You might think this is another article about machines stealing jobs in what is called the 4th Industrial Revolution. It is actually about the age-old need to get the most from employees.
Companies were created to co-ordinate the activities required to produce a product or supply a service in an environment that was complex and competitive.
By bringing the supply and production inside an organisation they could exploit efficiencies that staff doing a specific task could master, increasing production and reducing waste and errors.
For some of the tasks, a machine was used because it could perform the tasks of shaping metal or filling a bottle better than any human. Had a machine existed for overseeing quality or managing the the staff needed to fulfill orders it would have been the first choice.
Humans were better at the job and so they became managers.
That is changing, nowhere more so than the gig economy where micro jobs are assigned based on demand to a decentralised work force.
The growing number of companies like Uber and more recently UberEats manage the demand and supply, not through human managers talking to contractors but through an algorithm communicating to vetted service providers via an app.
The case for algorithmic management
The principle advantage is that a digital boss can look after thousands of staff members and never take leave or have bad day or have favourites or any of the situations that could arise from human interactions in relationships.
The quality of the algorithm determines the quality of the manager and, while it can certainly evolve, it will be very consistent.
It saves on all of the costs associated with a human manager from salaries to leave and challenges of promotion and them leaving the company.
They are precise; able to evaluate huge volumes of data over a period of time and to respond with praise or enforce rules and penalties every time there is a transgression.
They could be so good that they complete the final piece of the company puzzle to create the perfect organisation.
The case against algorithmic management
The term algorithmic management was only coined in 2015. The skill of the digital manager is determined by the quality of the instructions it is given. For now that would suggest it is quite basic.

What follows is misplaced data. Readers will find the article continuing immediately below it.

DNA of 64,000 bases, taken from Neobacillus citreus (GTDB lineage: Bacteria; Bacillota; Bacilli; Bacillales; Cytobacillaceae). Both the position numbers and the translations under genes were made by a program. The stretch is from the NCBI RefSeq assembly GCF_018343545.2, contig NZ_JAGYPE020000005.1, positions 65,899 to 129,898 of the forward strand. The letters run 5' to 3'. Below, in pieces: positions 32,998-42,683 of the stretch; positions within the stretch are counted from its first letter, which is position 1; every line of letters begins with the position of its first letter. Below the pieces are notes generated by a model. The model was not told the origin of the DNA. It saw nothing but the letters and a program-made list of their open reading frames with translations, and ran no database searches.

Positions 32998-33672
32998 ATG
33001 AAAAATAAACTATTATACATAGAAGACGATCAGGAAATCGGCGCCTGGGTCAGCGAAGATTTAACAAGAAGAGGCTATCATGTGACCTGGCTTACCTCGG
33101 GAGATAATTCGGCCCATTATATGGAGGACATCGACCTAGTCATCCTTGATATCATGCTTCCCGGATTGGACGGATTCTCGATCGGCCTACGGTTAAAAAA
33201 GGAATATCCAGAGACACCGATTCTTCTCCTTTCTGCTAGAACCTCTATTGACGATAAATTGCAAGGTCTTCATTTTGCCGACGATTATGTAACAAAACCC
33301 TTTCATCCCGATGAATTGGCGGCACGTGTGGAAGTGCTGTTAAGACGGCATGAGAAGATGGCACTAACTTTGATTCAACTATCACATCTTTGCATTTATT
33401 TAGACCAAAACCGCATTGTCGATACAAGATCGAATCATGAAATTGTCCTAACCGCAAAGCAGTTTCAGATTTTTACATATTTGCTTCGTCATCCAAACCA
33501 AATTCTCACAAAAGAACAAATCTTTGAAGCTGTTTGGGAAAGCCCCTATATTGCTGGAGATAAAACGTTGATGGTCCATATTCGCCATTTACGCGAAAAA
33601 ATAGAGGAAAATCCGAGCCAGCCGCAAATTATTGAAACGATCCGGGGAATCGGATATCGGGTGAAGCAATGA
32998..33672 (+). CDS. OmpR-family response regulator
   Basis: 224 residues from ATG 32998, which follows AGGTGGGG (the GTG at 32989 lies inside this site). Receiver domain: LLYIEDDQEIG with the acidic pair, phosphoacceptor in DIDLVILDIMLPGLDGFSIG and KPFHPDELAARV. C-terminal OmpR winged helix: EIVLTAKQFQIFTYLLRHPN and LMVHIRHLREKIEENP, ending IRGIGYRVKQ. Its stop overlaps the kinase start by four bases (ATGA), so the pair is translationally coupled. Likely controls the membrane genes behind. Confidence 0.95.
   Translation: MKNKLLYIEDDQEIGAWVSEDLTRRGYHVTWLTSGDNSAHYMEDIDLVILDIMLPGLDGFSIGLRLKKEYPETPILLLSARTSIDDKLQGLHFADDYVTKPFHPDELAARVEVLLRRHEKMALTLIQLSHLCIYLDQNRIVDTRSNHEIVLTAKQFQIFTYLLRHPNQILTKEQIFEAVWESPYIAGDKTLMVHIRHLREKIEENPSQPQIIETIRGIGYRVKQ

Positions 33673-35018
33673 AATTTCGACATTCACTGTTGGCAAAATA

Algorithms don’t have bad days, but employees do and right now the machines can’t really account for it.
Humans are not machines, some people will need a little feedback, some will need a lot. Giving lots of feedback to someone that does not appreciate it might have the opposite effect to the one intended.
A human manager will be able to explain decisions taken by the business, machines simply inform you of them. This could lead to exploitation.
A sense of transparency is important to gaining staff commitment. The transparency though could result in staff “gaming” the system to their advantage.
Slowly at first then suddenly
Changes like this don’t happen overnight, but the improvements tend to be exponential.
The group that is most vulnerable are middle managers. They tend to manage scale in a business without having specific outputs themselves.
A machine-based system could replace that and see all staff managed and organised via algorithms and a human capital department.
Willing and able
There are two elements that a manager typically has to oversee. An employee's ability to to do a task and their willingness to do it.
Promotion in companies typically rewards those that were good performers by making them managers. Their performance may have been based on their skill at the task, so while they could be very good at training staff to perform as well, they may be less equipped to motivate them to do so.
If a supervisory role is managed by an algorithm, companies can continue to reward high performance staff members without requiring them to move up the corporate ladder in order to do so.
Most staff members don’t need training on what to do, they benefit from on-going reinforcement to motivate them to do more and work better.
While training and supervision can be done by a machine, motivation is still something a human is much more suited to do.
The best scenario is a combination with human and machine working together.
The machine does the monitoring and flags those in need of praise and training, while the human can intervene or work specifically on the motivation of staff.
This article first appeared on CapeTalk : Your next boss may not be a human